• Paniskos/Ploutogenia, Personal Letters: Paniskos Confronts Ploutogenia
  • Paniskos/Ploutogenia, Personal Letters: Ploutogenia to Her Mother
  • Women and Marriage Contracts
  • Widow Asks for a Guardian
  • Husband Deserts Wife
  • Woman Scalded by Bath Attendant
  • Wife Deserts Husband and Child
  • Father Wants to End Daughter’s Marriage
  • Violent Husbands
  • Women and Charms: An Odd Marriage Agreement

Unit 6: Women in the Jewish Tradition

  • Women in the Wisdom of Sirach: Women, Wives
  • Women in the Wisdom of Sirach: Wives, Daughters
  • Women and the Temple
  • Women and the Talmud, Part 1
  • Women and the Talmud, Part 2
  • Women in Judaism: Non-Rabbinic Texts on Daily Life
  • Women in Judaism, Babatha: Marriage Contract and Loan Document
  • Women in Judaism, Babatha: Lawsuits
  • Women and the Synagogue and Early Church

Unit 7: Women in the Gospels

  • Galatians 3:28: What’s Paul’s Point?
  • Different Gospels; Different Audiences
  • Social Context of Jesus: From the Wrong Side of the Tracks
  • Social Context of Jesus: Reputedly Illegitimate
  • Social Context of Jesus: Associated with Sinners
  • Women in Matthew: Adultery and Divorce
  • Women in Mark: Woman with an Issue of Blood
  • Mark: The Syrophoenician Woman
  • Matthew: The Canaanite Woman
  • The Sinful Woman in Luke, Part 1
  • The Sinful Woman in Luke, Part 2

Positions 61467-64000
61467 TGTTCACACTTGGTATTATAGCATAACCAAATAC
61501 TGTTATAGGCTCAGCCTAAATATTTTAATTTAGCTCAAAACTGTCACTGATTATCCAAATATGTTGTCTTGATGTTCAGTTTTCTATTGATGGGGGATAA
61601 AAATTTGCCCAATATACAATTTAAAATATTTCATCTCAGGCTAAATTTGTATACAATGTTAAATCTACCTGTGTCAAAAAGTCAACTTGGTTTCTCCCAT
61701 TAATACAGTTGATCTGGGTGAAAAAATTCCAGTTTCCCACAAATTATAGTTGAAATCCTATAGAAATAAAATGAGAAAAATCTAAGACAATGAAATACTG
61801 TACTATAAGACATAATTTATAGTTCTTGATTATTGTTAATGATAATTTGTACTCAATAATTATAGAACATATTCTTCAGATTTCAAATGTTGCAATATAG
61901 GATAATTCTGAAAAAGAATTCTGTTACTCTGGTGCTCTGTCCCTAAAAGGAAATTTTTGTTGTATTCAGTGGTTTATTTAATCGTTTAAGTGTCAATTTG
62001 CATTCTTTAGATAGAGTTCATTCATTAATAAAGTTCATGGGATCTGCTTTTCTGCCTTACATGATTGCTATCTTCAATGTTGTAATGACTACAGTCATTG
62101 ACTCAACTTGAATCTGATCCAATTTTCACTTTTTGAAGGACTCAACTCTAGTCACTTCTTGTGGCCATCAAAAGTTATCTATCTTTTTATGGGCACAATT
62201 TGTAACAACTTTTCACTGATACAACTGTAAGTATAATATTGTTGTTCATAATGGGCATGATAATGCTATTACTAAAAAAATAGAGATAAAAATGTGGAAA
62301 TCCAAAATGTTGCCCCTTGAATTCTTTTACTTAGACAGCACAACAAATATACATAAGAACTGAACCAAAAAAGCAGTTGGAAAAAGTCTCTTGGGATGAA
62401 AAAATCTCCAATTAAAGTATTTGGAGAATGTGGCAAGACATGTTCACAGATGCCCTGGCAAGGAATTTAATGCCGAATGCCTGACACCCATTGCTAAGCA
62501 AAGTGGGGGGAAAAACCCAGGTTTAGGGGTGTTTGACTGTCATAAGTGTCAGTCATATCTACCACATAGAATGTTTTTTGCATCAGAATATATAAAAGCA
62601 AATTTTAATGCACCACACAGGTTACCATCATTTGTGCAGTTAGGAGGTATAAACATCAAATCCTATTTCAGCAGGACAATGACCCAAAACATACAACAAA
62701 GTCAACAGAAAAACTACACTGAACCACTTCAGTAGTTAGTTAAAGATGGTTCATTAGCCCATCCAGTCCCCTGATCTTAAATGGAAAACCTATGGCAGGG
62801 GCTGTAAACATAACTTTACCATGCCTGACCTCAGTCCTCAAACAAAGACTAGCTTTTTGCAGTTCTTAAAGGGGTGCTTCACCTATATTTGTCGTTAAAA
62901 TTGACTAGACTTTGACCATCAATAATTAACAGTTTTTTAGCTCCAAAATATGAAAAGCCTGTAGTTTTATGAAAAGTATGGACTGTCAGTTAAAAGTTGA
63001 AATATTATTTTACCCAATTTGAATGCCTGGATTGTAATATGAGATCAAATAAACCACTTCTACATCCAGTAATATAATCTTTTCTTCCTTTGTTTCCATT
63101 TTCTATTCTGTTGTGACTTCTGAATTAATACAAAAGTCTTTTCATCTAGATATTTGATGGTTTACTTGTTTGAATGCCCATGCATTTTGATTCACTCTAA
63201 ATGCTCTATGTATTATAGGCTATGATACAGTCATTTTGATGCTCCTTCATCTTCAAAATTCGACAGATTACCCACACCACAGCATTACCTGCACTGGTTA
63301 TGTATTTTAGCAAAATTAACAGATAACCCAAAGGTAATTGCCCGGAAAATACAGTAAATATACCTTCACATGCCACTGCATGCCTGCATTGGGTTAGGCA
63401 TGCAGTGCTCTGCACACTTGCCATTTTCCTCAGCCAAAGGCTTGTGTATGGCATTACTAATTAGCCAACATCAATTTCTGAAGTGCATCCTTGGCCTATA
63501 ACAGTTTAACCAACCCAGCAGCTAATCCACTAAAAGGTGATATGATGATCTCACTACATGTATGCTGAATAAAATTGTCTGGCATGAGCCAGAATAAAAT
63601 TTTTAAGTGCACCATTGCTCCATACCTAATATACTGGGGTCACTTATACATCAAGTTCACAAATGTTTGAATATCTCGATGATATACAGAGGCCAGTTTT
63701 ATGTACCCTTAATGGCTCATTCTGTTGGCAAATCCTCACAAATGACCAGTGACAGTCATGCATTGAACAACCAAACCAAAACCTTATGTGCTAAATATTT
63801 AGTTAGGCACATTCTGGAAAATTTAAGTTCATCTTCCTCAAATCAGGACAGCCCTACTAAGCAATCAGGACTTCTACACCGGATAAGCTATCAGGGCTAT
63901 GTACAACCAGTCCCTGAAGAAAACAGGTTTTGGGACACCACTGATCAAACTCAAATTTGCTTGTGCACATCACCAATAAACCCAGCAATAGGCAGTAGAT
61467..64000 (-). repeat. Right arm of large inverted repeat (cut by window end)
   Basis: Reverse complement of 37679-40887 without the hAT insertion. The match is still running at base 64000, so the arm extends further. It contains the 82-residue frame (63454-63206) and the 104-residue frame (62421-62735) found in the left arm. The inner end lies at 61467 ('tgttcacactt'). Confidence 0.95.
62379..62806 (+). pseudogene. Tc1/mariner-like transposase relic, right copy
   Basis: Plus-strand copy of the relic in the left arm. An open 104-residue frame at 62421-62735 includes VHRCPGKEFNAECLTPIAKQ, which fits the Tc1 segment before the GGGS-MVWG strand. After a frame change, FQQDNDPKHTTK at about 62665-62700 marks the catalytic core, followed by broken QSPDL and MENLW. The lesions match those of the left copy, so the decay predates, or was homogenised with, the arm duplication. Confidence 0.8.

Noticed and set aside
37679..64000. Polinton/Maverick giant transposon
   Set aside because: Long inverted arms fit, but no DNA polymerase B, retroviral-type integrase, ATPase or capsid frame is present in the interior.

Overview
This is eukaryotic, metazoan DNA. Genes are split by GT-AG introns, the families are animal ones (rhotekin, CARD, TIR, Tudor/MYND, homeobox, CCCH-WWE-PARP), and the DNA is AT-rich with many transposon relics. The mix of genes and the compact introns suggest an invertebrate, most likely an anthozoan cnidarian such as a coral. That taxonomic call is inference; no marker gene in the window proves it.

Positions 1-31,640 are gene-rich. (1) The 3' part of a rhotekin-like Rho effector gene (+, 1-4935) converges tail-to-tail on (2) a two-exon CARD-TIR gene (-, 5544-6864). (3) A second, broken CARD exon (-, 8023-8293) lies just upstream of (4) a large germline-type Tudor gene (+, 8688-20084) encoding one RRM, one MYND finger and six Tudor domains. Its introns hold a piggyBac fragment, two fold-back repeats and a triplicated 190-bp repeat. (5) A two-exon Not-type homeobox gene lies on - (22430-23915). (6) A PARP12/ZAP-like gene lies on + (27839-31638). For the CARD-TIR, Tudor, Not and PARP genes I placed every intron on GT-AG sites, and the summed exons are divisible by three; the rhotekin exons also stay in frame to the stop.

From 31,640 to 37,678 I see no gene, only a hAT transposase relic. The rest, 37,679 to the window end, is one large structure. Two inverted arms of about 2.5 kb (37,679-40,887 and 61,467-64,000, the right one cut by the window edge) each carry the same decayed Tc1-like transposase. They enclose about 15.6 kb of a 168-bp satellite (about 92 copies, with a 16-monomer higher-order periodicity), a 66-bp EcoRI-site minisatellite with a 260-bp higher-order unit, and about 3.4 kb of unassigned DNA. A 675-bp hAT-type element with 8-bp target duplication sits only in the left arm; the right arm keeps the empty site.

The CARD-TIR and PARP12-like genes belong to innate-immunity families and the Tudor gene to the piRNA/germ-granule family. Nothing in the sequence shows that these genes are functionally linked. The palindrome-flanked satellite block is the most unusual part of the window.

• John 4, The Samaritan Woman: A Scandalous Encounter
  • John 4, The Samaritan Woman: Some Samaritans Come to Faith
  • John 8: The Adulterous Woman

Unit 8: Women in New Testament Epistles

  • Introducing Women in the Pauline Epistles
  • Women in 1 Corinthians 7: Celibacy and Monogamy
  • Women in 1 Corinthians 7: Mutuality in Marriage; Singleness Also Good
  • Women in 1 Corinthians 7: Marriage and Divorce
  • Ethics: Classical and Biblical
  • Women in 1 Corinthians 11: Headship Based on Chronology
  • Women in 1 Corinthians 11: Literal and Figurative Uses of Head
  • Women in 1 Corinthians 11: Head Coverings
  • Women in 1 Timothy 2: Adorn Yourself with Character
  • Women in 1 Timothy 2: Teaching and Authority
  • Women in Titus
  • Women in 1 Corinthians 14
  • Women in Ephesians 5: “Be Subject” Means “Voluntary Submission”
  • Women in Ephesians 5: “One Flesh” Provides the Rationale
  • Women in 1 Peter 3

Conclusion

  • Restoring the Status of Women

Product Details

About the Instructor

Dr. Mark Chavalas is Professor of History at the University of Wisconsin-La Crosse, where he has taught since 1989. He earned his BA at California State University-Northridge and his MA and PhD, both in History, at UCLA.

Dr. Chevalas is author or coauthor of publications including Mesopotamia and the Bible (Baker, 2002) and the IVP Bible Background Commentary: Old Testament (InterVarsity Press, 2000) and coeditor of The Ancient Near East and Women in the Ancient Near East. Dr. Chavalas has had fellowships at Yale, Harvard, Cornell, and other universities. He has nine seasons of excavation experience at various Bronze Age sites in Syria, and he is currently President of the American Oriental Society Middle West region and a member of the editorial board of the Bulletin of the American Schools of Oriental Research.

His research over the past decade has focused on interconnections between ancient Mesopotamia and outlying areas such as Anatolia, Iran, Egypt, and Syro-Palestine. Other recent research has investigated gender constructs in the ancient Near East and Mesopotamian historiography. Dr. Chavalas’ current research is focused on writing a history of Bronze Age Syria from the advent of writing in the third millennium BC to the Iron Age. His courses cover a wide area, including ancient Mesopotamia, Egypt, Israel, Syria, and Turkey; Iran before Islam; women in the ancient world; and the Akkadian and Sumerian languages.